Analysis: a traveler’s footprint

If you’re only a bit like me, you love traveling. I love to explore new cities and cultures, meet new people, hear stories and challenge my view on the world. I believe traveling is one of the most effective and fun ways of self-enrichment. But what does our planet think about us flying/driving/sailing around? Now I got rid of the sand in my shoes, the backpack is stored away and I’m back at University, I thought it was the perfect time to present you the results of an experiment I undertook this summer. I wanted to find out what my travel footprint was and if I would be able to do better.

Living in the heart of Belgium, around 30 kilometers from the capital Brussels, I’ve always had the luxury of a broad range of options to go abroad. Brussels is a major international traffic hub, with a lot of international flights, high-speed train connections going in all wind directions and a lot of buses connecting cities all over Europe. Around 60 kilometers to the South, the airport of Chaleroi is the main hub for low-cost airlines — always tempting for the student with a small budget.

The idea to challenge myself to think more about the ecological impact of my journey arose from a discussion I had with one of the participants of a summer academy on sustainability I was attending in the beginning of August. Wasn’t it a bit ironic that a group of young people who are interested in sustainable living, came all the way to Istanbul, in most cases by plane? And many of us seemed to be fervent travellers. This got me thinking… what was my impact on the environment by attending this sustainability academy? And how could plan my travels in the future to limit that footprint?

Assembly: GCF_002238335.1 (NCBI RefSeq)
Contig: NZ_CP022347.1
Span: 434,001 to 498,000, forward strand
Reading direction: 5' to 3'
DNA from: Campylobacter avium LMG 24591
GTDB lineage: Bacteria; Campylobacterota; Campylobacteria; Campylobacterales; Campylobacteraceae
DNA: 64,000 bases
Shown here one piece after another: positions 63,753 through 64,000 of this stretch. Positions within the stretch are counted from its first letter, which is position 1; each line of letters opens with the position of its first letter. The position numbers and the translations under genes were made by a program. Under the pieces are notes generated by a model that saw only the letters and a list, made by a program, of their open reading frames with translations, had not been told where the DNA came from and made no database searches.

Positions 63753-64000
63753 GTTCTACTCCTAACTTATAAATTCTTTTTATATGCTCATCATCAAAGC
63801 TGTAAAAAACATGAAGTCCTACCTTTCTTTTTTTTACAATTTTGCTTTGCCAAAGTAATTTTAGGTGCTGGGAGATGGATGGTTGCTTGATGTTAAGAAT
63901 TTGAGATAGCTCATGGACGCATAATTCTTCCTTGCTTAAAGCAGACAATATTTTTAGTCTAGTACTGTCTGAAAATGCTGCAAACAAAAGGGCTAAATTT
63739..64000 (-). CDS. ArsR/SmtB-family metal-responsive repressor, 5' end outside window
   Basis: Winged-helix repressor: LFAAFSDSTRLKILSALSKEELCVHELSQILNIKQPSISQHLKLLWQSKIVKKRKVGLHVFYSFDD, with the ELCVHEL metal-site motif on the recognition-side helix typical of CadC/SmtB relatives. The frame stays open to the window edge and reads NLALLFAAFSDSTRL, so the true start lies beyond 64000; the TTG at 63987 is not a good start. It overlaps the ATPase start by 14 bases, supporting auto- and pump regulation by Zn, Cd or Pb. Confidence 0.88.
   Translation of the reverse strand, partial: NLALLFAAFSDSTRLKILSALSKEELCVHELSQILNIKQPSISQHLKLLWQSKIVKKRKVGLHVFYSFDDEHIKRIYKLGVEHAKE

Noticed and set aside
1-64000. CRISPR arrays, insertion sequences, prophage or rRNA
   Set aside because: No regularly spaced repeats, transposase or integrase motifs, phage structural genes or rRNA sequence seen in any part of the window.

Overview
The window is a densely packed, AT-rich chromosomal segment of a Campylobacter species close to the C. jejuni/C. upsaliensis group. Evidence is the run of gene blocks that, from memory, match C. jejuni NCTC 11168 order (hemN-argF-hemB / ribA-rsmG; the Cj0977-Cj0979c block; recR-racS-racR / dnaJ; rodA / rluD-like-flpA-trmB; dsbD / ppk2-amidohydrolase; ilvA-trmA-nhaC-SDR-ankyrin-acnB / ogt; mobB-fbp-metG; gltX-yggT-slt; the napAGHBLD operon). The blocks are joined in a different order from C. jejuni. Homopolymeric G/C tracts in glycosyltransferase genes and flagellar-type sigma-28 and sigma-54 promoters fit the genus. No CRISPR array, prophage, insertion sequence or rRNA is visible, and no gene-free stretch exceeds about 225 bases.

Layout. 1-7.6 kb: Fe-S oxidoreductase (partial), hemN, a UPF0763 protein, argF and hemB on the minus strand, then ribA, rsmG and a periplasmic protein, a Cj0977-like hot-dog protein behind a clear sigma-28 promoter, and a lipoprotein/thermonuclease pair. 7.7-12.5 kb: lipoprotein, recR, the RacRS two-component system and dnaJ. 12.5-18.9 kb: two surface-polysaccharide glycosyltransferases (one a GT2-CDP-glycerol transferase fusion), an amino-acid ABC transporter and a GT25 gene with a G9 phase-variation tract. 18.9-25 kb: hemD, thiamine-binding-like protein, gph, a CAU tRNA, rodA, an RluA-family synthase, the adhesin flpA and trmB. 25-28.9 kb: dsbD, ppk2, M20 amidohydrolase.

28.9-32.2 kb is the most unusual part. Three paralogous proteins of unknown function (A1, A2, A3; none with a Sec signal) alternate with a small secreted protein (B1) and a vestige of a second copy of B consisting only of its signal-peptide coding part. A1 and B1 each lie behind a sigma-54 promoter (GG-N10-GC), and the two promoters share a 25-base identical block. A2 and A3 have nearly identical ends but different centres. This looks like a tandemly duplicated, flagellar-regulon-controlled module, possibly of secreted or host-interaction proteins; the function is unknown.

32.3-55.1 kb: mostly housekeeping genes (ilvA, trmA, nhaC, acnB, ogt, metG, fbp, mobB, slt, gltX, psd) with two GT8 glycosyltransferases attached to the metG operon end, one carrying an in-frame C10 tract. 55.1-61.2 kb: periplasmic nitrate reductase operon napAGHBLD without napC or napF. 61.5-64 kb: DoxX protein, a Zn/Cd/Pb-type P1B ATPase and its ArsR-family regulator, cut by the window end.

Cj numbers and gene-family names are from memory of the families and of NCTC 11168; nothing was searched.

So I did what you usually do when big life questions arise — I started googling. After half a day of searching the web, I ceased my attempt. Frustratingly enough, I didn’t find any satisfying calculator that could tell me how much greenhouse gases my trip had blewn into the atmosphere. The problem was this: or the available tools were too simple, or they were way too complicated. It was also difficult to track the data sources or to find out which assumptions were made to turn my input into the number the calculator spew out on the screen. My conclusion was clear: I would have to do the calculation myself.

After two days , mainly invested in digging for data on greenhouse gas emissions of different means of transport, I had a first version of the calculator ready in excel. Time for the test: how much did my trip from Belgium to Istanbul including local transport hurt the planet? The result was striking. I made an infographic to summarize the inputs and most important results.

Infographic of the travel footprint of my Istanbul trip

Infographic of the travel footprint of my Istanbul trip